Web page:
Dear Distinguished Subscribers,
Welcome to the 38th Edition of Stuffed.
How good did that pint taste indoors?? With this week’s weather being less than the balmy (dare we say…tropical) climate of last year’s May, it’s a good job Monday saw us able to retreat indoors to enjoy our pints in (dry) peace. A taste of what’s to (hopefully) come in a month’s time!
So onto this week’s Stuffed. In this edition we see the digital ad industry rocked by a Queen delivered initiative to ban HFSS foods, M&C Saatchi creates a tool to ensure no war veterans end up forgotten and Reach PLC traffic hits an all-time high.
If you haven’t already done so, you can subscribe to Stuffed here.
Happy reading and stay safe everyone.
From your friends at Goodstuff.
STUFFED WITH CULTURE
Knife crime has cut short far too many promising young lives – including that of Kiyan Price, a talented player in QPR’s youth squad, who was killed trying to break up a fight at the age of 15. In a powerful tribute to what could have been, Kiyan has been added to FIFA21 as a playable character in his prime – marking 15 years since his untimely death. The idea involved bringing together sports scientists to develop Kiyan’s strengths as a youth player, and visual artists to show how he would have looked as a 30 year old man – to complete the character now playable in-game. It’s a touching tribute, and a powerful example of how new media can be used to tell complex human stories, and hopefully inspire real social change.
iPhone gamers are watching with interest as the court case between Apple and Epic Games, makers of the smash hit Fortnite, heats up. The beef stems primarily from the 30% fee that Apple charges app developers for transactions made in their app store – Epic have argued that this, coupled with the sheer size of the App Store, amounts to a monopoly. Whilst the current effect is that Fortnite has been removed from the App Store (after Epic set up their own payment system as an attempt to circumvent Apple’s charges), it has potentially larger ramifications. If Epic win, Apple’s walled garden could come crumbling down, resulting in more power for the user over what apps they can download to their devices, and from where.
The streaming industry remains a key battleground with yet another merger revealed this week, this time between AT&T and Discovery. The deal will create a new business and combine over 100 brands and streaming services, including HBO Max and Discovery+. It’s the latest episode in a market where scale is king, and subsequently is seeing consolidation on a huge scale as competitors team up to take on the might of Netflix and Amazon.
STUFFED WITH CREATIVITY
Burger King confirms where there’s smoke there’s fire
BBH’s new campaign has been inspired by conspiracy theories on Reddit as to how Burger King might achieve their flame-grilled taste. Along with the lolz, an AR restaurant locator can be launched from poster sites, which prompts users to follow a plume of smoke to the nearest flaming Whopper outlet.
THE OUT goes rental over lockdown routine
The JLR-owned car rental business is aiming to put a bit of excitement into a rental by urging customers to break their routines with an immersive real-world game. Along with a new Land Rover Defender, you collect a secret mission and destinations. An unusual way to get back to business as usual.
Commonwealth War Graves hail local heroes
To prevent fallen heroes of the two World Wars from becoming a distant memory, M&C Saatchi has created a tool for the Commonwealth War Graves Commission that allows you to find out about soldiers that lived near you. Using postcode locators, and embedding individual stories in Google Street View, it commemorates War Graves Week.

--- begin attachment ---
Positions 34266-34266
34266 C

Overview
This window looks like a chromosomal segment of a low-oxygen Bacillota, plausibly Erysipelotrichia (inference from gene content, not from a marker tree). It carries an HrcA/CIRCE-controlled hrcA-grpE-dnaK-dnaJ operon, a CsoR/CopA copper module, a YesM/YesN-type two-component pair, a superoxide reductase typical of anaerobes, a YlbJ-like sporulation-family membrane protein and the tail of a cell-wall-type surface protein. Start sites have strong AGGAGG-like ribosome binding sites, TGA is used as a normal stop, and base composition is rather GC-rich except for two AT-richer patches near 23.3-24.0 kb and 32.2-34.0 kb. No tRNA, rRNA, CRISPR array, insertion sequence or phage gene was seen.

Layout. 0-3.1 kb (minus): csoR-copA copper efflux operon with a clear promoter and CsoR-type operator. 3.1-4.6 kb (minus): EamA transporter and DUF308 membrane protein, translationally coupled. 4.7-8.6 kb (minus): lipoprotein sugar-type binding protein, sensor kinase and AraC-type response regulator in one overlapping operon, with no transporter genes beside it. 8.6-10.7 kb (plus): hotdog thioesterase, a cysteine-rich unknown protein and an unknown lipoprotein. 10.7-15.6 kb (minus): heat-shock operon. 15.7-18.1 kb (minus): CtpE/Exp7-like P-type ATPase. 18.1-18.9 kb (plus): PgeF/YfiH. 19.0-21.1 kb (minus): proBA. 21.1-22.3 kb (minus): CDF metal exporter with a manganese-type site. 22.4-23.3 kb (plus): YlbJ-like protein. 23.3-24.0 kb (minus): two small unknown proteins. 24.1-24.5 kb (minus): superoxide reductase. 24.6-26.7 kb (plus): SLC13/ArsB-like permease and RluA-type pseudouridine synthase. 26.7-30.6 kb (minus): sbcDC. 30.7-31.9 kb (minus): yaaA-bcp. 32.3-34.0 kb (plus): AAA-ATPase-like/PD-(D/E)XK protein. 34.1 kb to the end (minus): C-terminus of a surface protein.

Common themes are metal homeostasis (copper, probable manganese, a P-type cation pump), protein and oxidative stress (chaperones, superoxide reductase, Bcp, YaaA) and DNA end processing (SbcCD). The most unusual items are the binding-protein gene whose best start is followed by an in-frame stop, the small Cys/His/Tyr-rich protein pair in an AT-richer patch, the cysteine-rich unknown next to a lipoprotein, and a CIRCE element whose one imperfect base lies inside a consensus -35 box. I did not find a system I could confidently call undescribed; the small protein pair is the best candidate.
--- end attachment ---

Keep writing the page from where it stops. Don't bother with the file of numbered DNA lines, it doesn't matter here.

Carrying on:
Cinemas are back, with a little help from their friends
Hats off to all involved in this pro-bono and contra campaign reminding people of the joys of cinema and theatre, now they’re open again. Aside from TBWA’s witty creative work, it’s a heart-warming reminder of the interdependency of all forms of media. I think I might have something in my eye…
STUFFED WITH COMMS
Government new ban on HFSS Ad restrictions
There has been disappointment at the recent Government announcement for HFSS ad restrictions for TV and online. It has been a debate for sometime now around the impact of food and drink high in fat, sugar and salt (HFSS) advertisement on child obesity. However there is limited evidence with research suggesting it would only reduce a child’s daily calorie intake by 1.74 calories. The restrictions will come into play from April 2022 onwards and experts have warned of the financial impact this could have on media owners and result in an estimated 4% decline.
Reach PLC, one of the UK’s largest national, and regional publishers has recorded a 32% increase in page views throughout 2020. All publishers have recorded traffic increases, but such an increase suggests an evolution digital strategy beyond merely capitalising on consumers’ needs for news.
David Higgerson, Chief Audience Officer, puts the growth down to a renewed focus on data, CRM, and newsletters. “Our page view increase was thanks to a number of factors (not least the hard work of our talented journalists) but our strategic focus on newsletters played a major role”. The success of its newsletter strategy has been particularly important, with the publisher now sending out over 300 newsletters. Reach’s newsletter strategy focuses on a range of topics, including hyper localised newsletters tested in the Doncaster and Harrogate areas.
In December the publisher launched the ReachID which enables a unified view of customer behaviour across its entire digital portfolio, along with InYourArea providing hyper-local news to the user.
Thanks for tuning in to the 38th edition of Stuffed, we’ll see you next week.